Reviewed by John Cowan
Michael Resman is a Quaker living in the Rochester, Minnesota area. He belongs to a group of Quaker mystics. A couple of decades ago he had the experience of being drawn into heaven, and although that was not repeated he has had many experiences of the divine since.
Perhaps because he had no one to discuss these with, no help in discerning his call, no comfort in acknowledgement of their basic truthfulness, (I do not know but guess) now for the sake of others he freely lays his heart on the table. For that he deserves respect and care.
As I read his stream of experiences I have no reason to doubt that they are real to him, and while I am a distance from him these experiences seem possible to me, for the most part. One at least does not. Fortunately, I am not the designated decider on this.
Much of the book is advice for the seeker coming from a man who has sought long and hard. And successfully if experiences of the divine count.
From my perspective there is a downside. He lives in and teaches a theology and life perspective that came into the church centuries after the message of Jesus. A large part of Mr. Resman’s perspective is what I learned in my grade school catechism and was still normative in the seminary classes during my post graduate training.
This perspective was given a huge push by Saint Augustine in the late second and early third Century. It is that of a God who measures with an exacting standard, expects much and is prepared to punish the person who does little. Mr. Resman lives and teaches the value and actions of a difficult, demanding life. There is a straining in this that I wish were not there. An unnecessary busyness. Tension. Demand. (Resman does stop short of threatening eternal punishment. He is a kind man.)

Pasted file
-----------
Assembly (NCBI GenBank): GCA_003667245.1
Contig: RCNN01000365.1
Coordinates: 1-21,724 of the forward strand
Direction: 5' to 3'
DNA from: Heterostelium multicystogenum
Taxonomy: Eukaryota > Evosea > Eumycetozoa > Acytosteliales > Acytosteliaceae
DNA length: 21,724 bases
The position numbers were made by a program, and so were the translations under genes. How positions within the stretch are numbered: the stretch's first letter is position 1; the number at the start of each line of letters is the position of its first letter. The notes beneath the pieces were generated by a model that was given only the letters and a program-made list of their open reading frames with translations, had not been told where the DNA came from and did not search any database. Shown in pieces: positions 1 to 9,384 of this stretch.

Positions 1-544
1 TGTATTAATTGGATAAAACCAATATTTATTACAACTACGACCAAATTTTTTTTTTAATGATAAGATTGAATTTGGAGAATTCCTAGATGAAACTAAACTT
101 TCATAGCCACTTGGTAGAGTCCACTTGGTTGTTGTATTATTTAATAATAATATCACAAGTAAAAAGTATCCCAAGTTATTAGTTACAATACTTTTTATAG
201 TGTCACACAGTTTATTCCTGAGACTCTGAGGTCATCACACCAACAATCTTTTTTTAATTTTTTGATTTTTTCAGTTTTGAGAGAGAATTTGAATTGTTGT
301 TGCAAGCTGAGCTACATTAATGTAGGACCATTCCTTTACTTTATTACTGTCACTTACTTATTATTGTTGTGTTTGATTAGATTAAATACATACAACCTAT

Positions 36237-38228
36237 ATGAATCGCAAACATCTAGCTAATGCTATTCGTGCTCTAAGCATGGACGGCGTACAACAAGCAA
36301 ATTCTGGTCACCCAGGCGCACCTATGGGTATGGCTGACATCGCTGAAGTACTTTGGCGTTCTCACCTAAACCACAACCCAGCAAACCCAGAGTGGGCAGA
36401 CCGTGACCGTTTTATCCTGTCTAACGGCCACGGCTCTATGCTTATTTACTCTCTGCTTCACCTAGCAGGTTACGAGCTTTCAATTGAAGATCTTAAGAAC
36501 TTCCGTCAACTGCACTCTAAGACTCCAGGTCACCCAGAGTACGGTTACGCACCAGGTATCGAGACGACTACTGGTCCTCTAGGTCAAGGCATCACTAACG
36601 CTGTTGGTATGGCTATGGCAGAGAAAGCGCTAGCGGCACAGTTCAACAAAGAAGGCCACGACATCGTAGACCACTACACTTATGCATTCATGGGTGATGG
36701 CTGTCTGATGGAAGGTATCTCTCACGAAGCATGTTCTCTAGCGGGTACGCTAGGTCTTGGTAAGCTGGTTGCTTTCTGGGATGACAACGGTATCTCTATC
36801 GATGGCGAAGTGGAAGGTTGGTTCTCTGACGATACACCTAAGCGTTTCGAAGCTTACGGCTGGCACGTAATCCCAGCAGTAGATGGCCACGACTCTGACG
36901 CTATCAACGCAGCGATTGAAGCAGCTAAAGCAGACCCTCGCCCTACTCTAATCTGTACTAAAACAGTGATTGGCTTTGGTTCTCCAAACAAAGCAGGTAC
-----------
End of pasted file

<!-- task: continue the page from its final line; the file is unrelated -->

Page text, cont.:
You may disagree with me on the level of tension in the text and/or on the level of tension useful in the spiritual life. If so you will find more sections of the book applicable to your learning than do I. Medieval saints with their tortured histories to the contrary, I believe that living without the strain very possible, perhaps even necessary to the contemplative life.
My argument is that I am simply following Jesus. In his parable of the prodigal son, the son messes up badly. His father did not notice. Instead of punishment for his son’s failings, the father held a party to celebrate his son’s return. After all, it was his kid.
As are we.
I value the book. Appreciate his willingness to lay his self on the line. I hope many others will come clean on their experiences and that those who do will be received with respect and care. I think the atmosphere of reluctant humility that prevents open speech unfortunate. We all gain the more we know.
I suspect it takes even more humility to lay it all on the table and risk the response.
Thank you, Michael.